18. Estrogen and progesterone together expand murine endometrial epithelial progenitor cells

    PubMed Central

    Janzen, DM; Cheng, D; Schafenacker, AM; Paik, DY; Goldstein, AS; Witte, ON; Jaroszewicz, A; Pellegrini, M; Memarzadeh, S

    2013-01-01

    Synchronous with massive shifts in reproductive hormones, the uterus and its lining the endometrium expand to accommodate a growing fetus during pregnancy. In the absence of an embryo the endometrium, composed of epithelium and stroma, undergoes numerous hormonally regulated cycles of breakdown and regeneration. The hormonally mediated regenerative capacity of the endometrium suggests that signals that govern the growth of endometrial progenitors must be regulated by estrogen and progesterone. Here we report an antigenic profile for isolation of mouse endometrial epithelial progenitors. These cells are EpCAM+CD44+ITGA6hiThy1−PECAM1−PTPRC−Ter119−, comprise a minor subpopulation of total endometrial epithelia and possess a gene expression profile that is unique and different from other cells of the endometrium. The epithelial progenitors of the endometrium could regenerate in vivo, undergo multi-lineage differentiation and proliferate. We show that the number of endometrial epithelial progenitors is regulated by reproductive hormones. Co-administration of estrogen and progesterone dramatically expanded the endometrial epithelial progenitor cell pool. This effect was not observed when estrogen or progesterone was administered alone. Despite the remarkable sensitivity to hormonal signals, endometrial epithelial progenitors do not express estrogen or progesterone receptors. Therefore their hormonal regulation must be mediated through paracrine signals resulting from binding of steroid hormones to the progenitor cell niche. Discovery of signaling defects in endometrial epithelial progenitors or their niche can lead to development of better therapies in diseases of the endometrium. PMID:23341289

  19. Cytotoxic activity of some lichen extracts on murine and human cancer cell lines.

    PubMed

    Bzivin, C; Tomasi, S; Lohzic-Le Dvhat, F; Boustie, J

    2003-01-01

    Eight lichens were extracted successively with n-hexane, diethyl ether and methanol using a Soxhlet process. The cytotoxic activity of the 24 lichen extracts was evaluated in vitro using two murine (the L1210: lymphocytic leukaemia, and the 3LL: Lewis lung carcinoma) and four human (the K-562: chronic myelogenous leukaemia, the U251: glioblastoma, the DU145: prostate carcinoma, and the MCF7: breast adenocarcinoma) cancer cell lines and non-cancerous cells, the Vero cell line (African green monkey kidney cell line). The MTT assay revealed significant cytotoxicity (IC50 < or = 20 microg/ml) on one of the tested cancer cell lines for at least one extract of each lichen species. Some extracts of Cladonia convoluta, Cladonia rangiformis, Parmelia caperata, Platismatia glauca and Ramalina cuspidata demonstrated interesting activities particularly on human cancer cell lines as good selectivity indices were recorded (SI > 3). PMID:13678234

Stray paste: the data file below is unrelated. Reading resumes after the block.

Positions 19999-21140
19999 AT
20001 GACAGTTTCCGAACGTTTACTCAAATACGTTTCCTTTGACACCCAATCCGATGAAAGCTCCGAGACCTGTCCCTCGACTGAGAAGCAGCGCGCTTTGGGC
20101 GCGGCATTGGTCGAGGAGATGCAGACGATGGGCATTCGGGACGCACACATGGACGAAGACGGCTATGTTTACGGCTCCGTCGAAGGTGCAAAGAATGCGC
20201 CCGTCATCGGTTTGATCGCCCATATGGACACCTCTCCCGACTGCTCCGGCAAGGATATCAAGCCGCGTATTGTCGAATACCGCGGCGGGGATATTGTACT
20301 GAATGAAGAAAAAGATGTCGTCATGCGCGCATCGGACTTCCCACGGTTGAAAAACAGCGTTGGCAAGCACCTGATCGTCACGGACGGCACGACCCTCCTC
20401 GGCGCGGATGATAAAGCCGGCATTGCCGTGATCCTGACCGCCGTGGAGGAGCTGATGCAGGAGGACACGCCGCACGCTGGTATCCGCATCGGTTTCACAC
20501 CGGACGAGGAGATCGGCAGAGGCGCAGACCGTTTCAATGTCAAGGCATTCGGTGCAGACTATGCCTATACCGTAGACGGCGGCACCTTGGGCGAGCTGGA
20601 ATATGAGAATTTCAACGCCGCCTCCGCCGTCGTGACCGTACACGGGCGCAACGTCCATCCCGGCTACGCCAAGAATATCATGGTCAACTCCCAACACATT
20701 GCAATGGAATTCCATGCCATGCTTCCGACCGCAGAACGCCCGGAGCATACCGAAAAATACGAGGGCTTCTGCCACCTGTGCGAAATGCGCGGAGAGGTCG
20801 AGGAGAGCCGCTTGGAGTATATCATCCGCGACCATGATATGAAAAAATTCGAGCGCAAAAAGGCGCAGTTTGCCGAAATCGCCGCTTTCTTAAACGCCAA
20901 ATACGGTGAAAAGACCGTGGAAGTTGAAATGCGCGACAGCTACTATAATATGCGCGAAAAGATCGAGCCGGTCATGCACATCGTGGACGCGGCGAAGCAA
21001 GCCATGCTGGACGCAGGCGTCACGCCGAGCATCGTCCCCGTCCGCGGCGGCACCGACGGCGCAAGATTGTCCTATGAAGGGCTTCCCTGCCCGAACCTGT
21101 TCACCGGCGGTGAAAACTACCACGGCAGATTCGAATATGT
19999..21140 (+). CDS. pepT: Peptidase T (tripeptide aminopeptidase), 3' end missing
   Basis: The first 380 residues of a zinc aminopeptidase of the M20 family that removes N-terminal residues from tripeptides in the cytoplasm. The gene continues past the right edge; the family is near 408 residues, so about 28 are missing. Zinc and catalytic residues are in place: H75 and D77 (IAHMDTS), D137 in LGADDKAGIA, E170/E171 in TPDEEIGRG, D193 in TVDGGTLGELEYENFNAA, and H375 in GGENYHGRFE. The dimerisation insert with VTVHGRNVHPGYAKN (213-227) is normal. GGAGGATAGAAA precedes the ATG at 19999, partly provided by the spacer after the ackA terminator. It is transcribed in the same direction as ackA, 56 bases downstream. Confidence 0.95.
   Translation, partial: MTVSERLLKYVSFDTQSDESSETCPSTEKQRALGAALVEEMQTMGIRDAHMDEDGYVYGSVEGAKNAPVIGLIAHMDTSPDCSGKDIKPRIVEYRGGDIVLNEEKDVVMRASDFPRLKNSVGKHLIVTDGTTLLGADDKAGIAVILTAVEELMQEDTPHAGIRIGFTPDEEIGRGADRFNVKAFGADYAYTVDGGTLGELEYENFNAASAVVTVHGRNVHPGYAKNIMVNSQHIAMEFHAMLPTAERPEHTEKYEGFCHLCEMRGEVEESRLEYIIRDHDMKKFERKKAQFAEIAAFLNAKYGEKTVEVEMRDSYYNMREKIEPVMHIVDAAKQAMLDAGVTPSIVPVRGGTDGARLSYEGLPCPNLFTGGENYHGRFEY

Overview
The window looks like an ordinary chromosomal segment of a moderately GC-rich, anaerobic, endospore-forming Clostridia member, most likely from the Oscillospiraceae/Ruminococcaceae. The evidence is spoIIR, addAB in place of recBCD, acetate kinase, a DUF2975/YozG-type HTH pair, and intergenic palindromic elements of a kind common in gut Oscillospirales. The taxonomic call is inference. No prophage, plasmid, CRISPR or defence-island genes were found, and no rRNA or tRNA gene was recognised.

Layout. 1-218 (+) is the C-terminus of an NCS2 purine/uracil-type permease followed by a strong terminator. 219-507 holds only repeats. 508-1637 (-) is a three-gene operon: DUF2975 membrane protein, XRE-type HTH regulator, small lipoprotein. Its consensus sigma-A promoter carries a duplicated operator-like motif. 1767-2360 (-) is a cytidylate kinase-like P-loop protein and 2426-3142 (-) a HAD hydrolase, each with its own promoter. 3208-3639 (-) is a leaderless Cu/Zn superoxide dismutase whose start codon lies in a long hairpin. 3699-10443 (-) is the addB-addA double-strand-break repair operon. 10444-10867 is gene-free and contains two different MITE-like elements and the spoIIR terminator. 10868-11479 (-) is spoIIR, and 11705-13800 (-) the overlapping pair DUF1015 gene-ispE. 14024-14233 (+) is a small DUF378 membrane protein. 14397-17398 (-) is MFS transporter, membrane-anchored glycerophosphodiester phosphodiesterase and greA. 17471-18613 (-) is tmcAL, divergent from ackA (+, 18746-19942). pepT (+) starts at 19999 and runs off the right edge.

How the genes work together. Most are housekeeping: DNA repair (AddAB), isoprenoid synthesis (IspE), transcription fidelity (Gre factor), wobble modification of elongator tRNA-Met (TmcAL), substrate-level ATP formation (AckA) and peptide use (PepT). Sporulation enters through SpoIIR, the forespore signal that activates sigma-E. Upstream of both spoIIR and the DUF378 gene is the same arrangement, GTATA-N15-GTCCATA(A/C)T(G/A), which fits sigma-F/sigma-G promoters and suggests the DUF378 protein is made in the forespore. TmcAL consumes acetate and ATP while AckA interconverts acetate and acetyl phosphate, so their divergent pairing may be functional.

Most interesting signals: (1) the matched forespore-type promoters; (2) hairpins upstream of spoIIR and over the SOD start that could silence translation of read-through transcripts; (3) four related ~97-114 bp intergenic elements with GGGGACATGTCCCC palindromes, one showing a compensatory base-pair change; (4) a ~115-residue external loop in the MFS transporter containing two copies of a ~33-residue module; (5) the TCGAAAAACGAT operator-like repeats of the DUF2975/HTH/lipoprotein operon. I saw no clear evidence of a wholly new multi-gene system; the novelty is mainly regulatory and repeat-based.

20. Oatp-associated uptake and toxicity of microcystins in primary murine whole brain cells

    SciTech Connect

    Feurstein, D.; Holst, K.; Fischer, A.; Dietrich, D.R.

    2009-01-15

    Microcystins (MCs) are naturally occurring cyclic heptapeptides that exhibit hepato-, nephro- and possibly neurotoxic effects in mammals. Organic anion transporting polypeptides (rodent Oatp/human OATP) appear to be specifically required for active uptake of MCs into hepatocytes and kidney epithelial cells. Based on symptoms of neurotoxicity in MC-intoxicated patients and the presence of Oatp/OATP at the blood-brain-barrier (BBB) and blood-cerebrospinal-fluid-barrier (BCFB) it is hypothesized that MCs can be transported across the BBB/BCFB in an Oatp/OATP-dependent manner and can induce toxicity in brain cells via inhibition of protein phosphatase (PP). To test these hypotheses, the presence of murine Oatp (mOatp) in primary murine whole brain cells (mWBC) was investigated at the mRNA and protein level. MC transport was tested by exposing mWBCs to three different MC-congeners (MC-LR, -LW, -LF) with/without co-incubation with the OATP/Oatp-substrates taurocholate (TC) and bromosulfophthalein (BSP). Uptake of MCs and cytotoxicity was demonstrated via MC-Western blot analysis, immunocytochemistry, cell viability and PP inhibition assays. All MC congeners bound covalently and inhibited mWBC PP. MC-LF was the most cytotoxic congener followed by -LW and -LR. The lowest toxin concentration significantly reducing mWBC viability after 48 h exposure was 400 nM (MC-LF). Uptake of MCs into mWBCs was inhibited via co-incubation with excess TC (50 and 500 {mu}M) and BSP (50 {mu}M). MC-Western blot analysis demonstrated a concentration-dependent accumulation of MCs. In conclusion, the in vitro data support the assumed MC-congener-dependent uptake in a mOatp-associated manner and cytotoxicity of MCs in primary murine whole brain cells.

  1. Murine lipid phosphate phosphohydrolase-3 acts as a cell-associated integrin ligand

    SciTech Connect